Donna Beegle grew up poor, just like her mother before her, and her grandmother before her – and there wasn’t a single one who didn’t work hard, she says.
She came from a family of hard-working cotton pickers and field hands, and all of her siblings worked, yet the family still struggled, living in a neighborhood she called "felony flats" while her parents had to choose between paying utilities or rent.
The solution to ending generational poverty, Beegle told a group of children's advocates Thursday in Bakersfield, isn't as simple as telling them to work hard. It's getting involved and helping to raise these communities up.
“When you’re born in the land of opportunity and see people work hard your whole life, and still see them go hungry – people born a generation ago who have been working hard and are still struggling, you see hopelessness,” Beegle said.
A homeless woman-turned-poverty expert, she offered her story Thursday at a conference organized by the Kern County Network for Children, stressing that education and skill sets are what poor people need to hoist themselves out of poverty, but having others around them who are informed about the needs of those communities is necessary first.
In Kern County, poverty runs rampant, leaving few communities untouched, including some of the region’s most vulnerable residents: kids. Roughly 34 percent of the county’s children, or about 85,000, are poor — enough to fill Disneyland to capacity.
Kern ranks fifth worst in the state for childhood poverty, and more than 6,500 kids were identified as homeless in 2014-2015, a 132 percent increase over 2007-2008, according to the Kern County Network for Children. Some communities are harder hit than others. Almost half the kids in Wasco, Lamont and Oildale experienced poverty in 2014, according to the U.S. Census Bureau’s American Community Survey.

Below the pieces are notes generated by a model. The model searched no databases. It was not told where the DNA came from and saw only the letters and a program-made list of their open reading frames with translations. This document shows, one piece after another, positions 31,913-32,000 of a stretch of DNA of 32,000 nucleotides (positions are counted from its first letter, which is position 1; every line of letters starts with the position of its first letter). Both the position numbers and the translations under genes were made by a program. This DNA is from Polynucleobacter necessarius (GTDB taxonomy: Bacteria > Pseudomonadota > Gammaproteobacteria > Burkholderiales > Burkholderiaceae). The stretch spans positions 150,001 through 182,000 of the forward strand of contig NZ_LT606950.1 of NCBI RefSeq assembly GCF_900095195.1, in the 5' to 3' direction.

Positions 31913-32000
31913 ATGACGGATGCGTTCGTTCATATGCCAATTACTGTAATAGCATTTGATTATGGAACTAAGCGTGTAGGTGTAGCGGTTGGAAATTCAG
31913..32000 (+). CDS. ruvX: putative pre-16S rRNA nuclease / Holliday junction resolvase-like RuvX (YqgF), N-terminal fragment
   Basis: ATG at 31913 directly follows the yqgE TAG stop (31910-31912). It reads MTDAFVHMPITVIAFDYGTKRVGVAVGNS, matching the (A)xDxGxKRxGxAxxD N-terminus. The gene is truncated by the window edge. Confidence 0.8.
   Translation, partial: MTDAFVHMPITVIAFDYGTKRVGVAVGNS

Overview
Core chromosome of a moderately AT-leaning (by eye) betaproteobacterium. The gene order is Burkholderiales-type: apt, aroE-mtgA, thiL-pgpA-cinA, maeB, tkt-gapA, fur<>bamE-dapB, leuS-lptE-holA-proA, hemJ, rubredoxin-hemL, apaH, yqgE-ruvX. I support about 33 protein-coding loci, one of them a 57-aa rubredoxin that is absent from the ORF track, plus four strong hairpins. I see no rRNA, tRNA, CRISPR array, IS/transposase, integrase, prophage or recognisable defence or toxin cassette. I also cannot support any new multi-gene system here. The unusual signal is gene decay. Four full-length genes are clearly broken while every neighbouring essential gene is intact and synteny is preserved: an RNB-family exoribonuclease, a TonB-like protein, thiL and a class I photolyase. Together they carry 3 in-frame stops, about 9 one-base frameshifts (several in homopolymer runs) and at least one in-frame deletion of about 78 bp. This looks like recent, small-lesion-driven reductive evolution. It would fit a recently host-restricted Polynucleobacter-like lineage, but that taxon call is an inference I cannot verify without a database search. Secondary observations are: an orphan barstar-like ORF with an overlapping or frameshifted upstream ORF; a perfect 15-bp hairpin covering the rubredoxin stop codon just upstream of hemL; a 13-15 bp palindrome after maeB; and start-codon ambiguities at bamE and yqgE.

It doesn’t have to be that way, Beegle said. The solution, Beegle said, is getting more poverty-informed and bringing together people outside of impoverished regions to lend a hand up.
She met an engineer who was retiring at 50, so she asked what he was planning to do with all that wisdom the rest of his life.
He shrugged and responded, “golf course?”
“We’ve got to use our retirement community better. Do you know what it would mean for a kid in poverty to even talk to an engineer? You’ve got to give back,” Beegle said. “We need every member of our community engaged in fighting the poverty.”
Poverty is perpetuated by isolation and segregation of underprivileged communities, Beegle said. If somebody living in a poor, cast-away neighborhood that has no higher-educational institution, and nobody in the family has graduated from college, then how can they view it as an opportunity, Beegle asked.
Breaking poverty includes breaking stereotypes, and the notion that there’s a “culture of poverty,” that informs behaviors of those without money, Beegle said.
“Stereotypes and judgment about poverty is divided. We see it as a subculture over there,” Beegle said. “But we’re all the same. There’s no such thing as a culture of poverty. Middle-class people are just as likely to cheat, steal and use drugs as people in poverty.”
Just two years ago, Utah nearly eliminated homelessness when lawmakers realized it cost about half as much to house homeless people as it did to care for those living on the streets. It drove down homelessness 91 percent, Beegle said.
While it’s an ideal solution, unless policymakers take such measures in California, the answer must lie with community members coming together, said Beegle, who has created networks of “navigators” who help others find ways to turn their skills into jobs.
But the real key to escaping poverty, Beegle said, is education.
“The majority of (people in) poverty are already working,” Beegle said. “I talk to them about how to earn a living. That’s different. How’d you like to buy your mom a house? How’d you like to see your grandma never do without her medicine again? Get education, get skilled. That’s it. Don’t lie to people.”